Washington: US Democrats’ claim of victory in Kentucky’s gubernatorial race, as well as the Democratic takeover of the Virginia state legislature, left Republicans stumbling and increasingly uncertain about their own political fates next year tied to an embattled and unpopular president.

Many allies of President Donald Trump rushed to explain away the poor performance of Republican incumbent Kentucky Governor Matt Bevin as an anomaly, while other GOP veterans expressed alarm about the party’s failure in a state where Trump won by nearly 30 percentage points in 2016 — and where he just campaigned this week.

Was the Kentucky governor controversial?

Although Bevin was controversial and widely disliked, he was also a devotee of the president, embracing Trump’s agenda and his anti-establishment persona. And in the contest’s final days, Bevin sought to cast his candidacy as a bulwark against House Democrats’ impeachment inquiry of Trump.

But Bevin’s attempt to nationalise his cause by stoking conservative grievances about the impeachment process was not enough to overcome his problems nor was Trump’s raucous rally for the governor on Monday — raising questions about Trump’s political strength as he faces a barrage of challenges and a difficult path to reelection.

What does this mean for Republicans?

The outcome — with Democrat Andy Beshear claiming victory with a lead of several thousand votes and Bevin refusing to concede — underscored how Republicans are struggling to navigate choppy political waters as the 2020 campaign now begins in earnest. Trump continues to dominate the party, but many lawmakers are uneasy about their ability to defend his conduct and hold on to suburban support.

What about Trump?

Few Republicans, however, are willing to even lightly criticise Trump since they widely believe they will need his voters’ backing and enthusiasm in order to survive next year. Still, the Kentucky defeat has sparked concern among the party’s donors and many longtime GOP leaders who are worried that the non-stop twists of the House impeachment inquiry and Trump’s growing fury are making it increasingly difficult for Republicans to make a clear and compelling case to voters.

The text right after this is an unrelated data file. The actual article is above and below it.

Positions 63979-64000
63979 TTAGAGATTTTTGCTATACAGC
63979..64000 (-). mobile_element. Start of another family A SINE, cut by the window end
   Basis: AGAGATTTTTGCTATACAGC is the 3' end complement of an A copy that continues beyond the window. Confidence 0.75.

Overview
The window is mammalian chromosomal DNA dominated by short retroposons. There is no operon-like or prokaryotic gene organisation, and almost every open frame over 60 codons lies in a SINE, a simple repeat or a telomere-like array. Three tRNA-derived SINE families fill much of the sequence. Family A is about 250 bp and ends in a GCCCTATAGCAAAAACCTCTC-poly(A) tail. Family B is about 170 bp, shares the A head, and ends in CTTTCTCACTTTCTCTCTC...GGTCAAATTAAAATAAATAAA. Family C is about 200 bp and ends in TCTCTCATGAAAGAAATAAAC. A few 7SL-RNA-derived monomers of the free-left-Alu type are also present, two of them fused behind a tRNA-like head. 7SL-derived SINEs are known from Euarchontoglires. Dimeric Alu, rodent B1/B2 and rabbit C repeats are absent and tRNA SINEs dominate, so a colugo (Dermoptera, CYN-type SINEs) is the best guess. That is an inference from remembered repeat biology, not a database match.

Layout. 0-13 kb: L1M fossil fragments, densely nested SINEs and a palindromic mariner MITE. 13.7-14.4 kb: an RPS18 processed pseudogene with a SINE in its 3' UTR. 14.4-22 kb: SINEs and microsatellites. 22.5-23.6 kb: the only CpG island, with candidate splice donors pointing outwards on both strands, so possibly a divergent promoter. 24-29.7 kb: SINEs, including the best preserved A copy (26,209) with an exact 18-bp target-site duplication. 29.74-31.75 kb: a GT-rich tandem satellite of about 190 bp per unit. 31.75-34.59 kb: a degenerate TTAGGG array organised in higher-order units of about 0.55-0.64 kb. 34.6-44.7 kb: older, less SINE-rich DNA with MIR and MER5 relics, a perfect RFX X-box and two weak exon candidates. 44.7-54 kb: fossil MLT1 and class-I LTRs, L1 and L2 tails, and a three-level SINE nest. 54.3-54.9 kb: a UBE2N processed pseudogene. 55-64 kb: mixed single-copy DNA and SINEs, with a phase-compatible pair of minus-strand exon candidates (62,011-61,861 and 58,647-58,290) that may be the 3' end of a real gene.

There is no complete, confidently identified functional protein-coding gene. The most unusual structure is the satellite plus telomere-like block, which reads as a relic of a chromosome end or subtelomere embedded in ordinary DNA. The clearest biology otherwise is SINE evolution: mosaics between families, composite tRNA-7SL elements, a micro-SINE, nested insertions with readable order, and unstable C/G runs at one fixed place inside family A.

What are Republicans expected to do now?

“It was a rough night,” said Scott Reed, the chief political strategist for the US Chamber of Commerce. “The Republican Party is lacking message discipline, and that needs to be addressed. There is a lot of positive news around President Trump’s governing on the economy, on regulations and judges, and it seems to be overwhelmed by the drama.”

“It’s a definite shot across the bow, even though Republicans picked up the state attorney general position in Kentucky,” said former Republican National Committee chairman Michael Steele, referring to Republican Daniel Cameron, who became the first African American to ever win that office. “But losing the governorship is a smack at both Mitch McConnell and the president, sending up a cautionary note. Just because Trump shows up doesn’t mean an automatic win anymore.”

How alarming is the situation for them?

Allies of McConnell, the Senate majority leader, argued that Bevin’s loss did not indicate any looming trouble for him, who is up for re-election in 2020 and is working to hold the Senate GOP together amid the impeachment debate. “Republicans won every office on the ballot except [Bevin’s],” Scott Jennings, a longtime McConnell adviser, wrote on Twitter. “Some unique candidate problems. GOP brand was fine elsewhere.” Some Republicans, however, also viewed Beshear’s appeals to moderation as a sign that Republicans cannot take red-state races for granted. Instead of drifting to the left, the son of former governor Steve Beshear railed against Bevin’s divisive style and his attempts to slow the expansion of Medicaid under former president Barack Obama’s health-care law.

“Republicans look at that and say, ‘Anything could be competitive if the Democrats are going to be on their games like they were with Beshear here,’” said Republican former Pennsylvania senator Rick Santorum. “You’re seeing Democrats building on what they did in 2018, running more moderate candidates and making sure those candidates are financed.”

Does this mean Democrats have a fair chance of winning the 2020 presidential race?

In a statement, Democratic Governors Association Chair Gina Raimondo congratulated Andy Beshear.

“Governor-Elect Andy Beshear will restore decency to Frankfort and has spent his career lifting up every single Kentuckian,” she said. “Tonight’s victory is a major pickup for Democrats and a massive rejection of Bevin’s record of stoking chaos, undermining public education, and trying to gut health care coverage.”

So has Trump lost his popular appeal?

On Monday night — less than 12 hours before the polls opened — Trump appeared at a rally in Lexington, Kentucky, to support Bevin but also made sure the crowd knew his own reputation was on the line. “If you lose, they will say Trump suffered the greatest defeat in the history of the world,” said Trump, pointing at a bank of news cameras. “You can’t let that happen to me, and you can’t let that happen to your incredible state.”

Trump’s campaigning fared better in deep-red Mississippi, where Republican Lt. Gov. Tate Reeves defeated Democratic attorney general Jim Hood on Tuesday in that state’s governor’s race.

Senator Roger Wicker said in an interview prior to the race being called that campaigns in the Deep South, including the Mississippi gubernatorial contest, have drawn attention because both parties are giving them serious attention and fielding candidates with the ability to win statewide. “We had two statewide officials running against each other and we haven’t had that in years,” Wicker said. He dismissed the suggestion that Trump’s standing could diminish. “If this race was about Trump, it’d be a 60-40 race” in Republicans’ favour.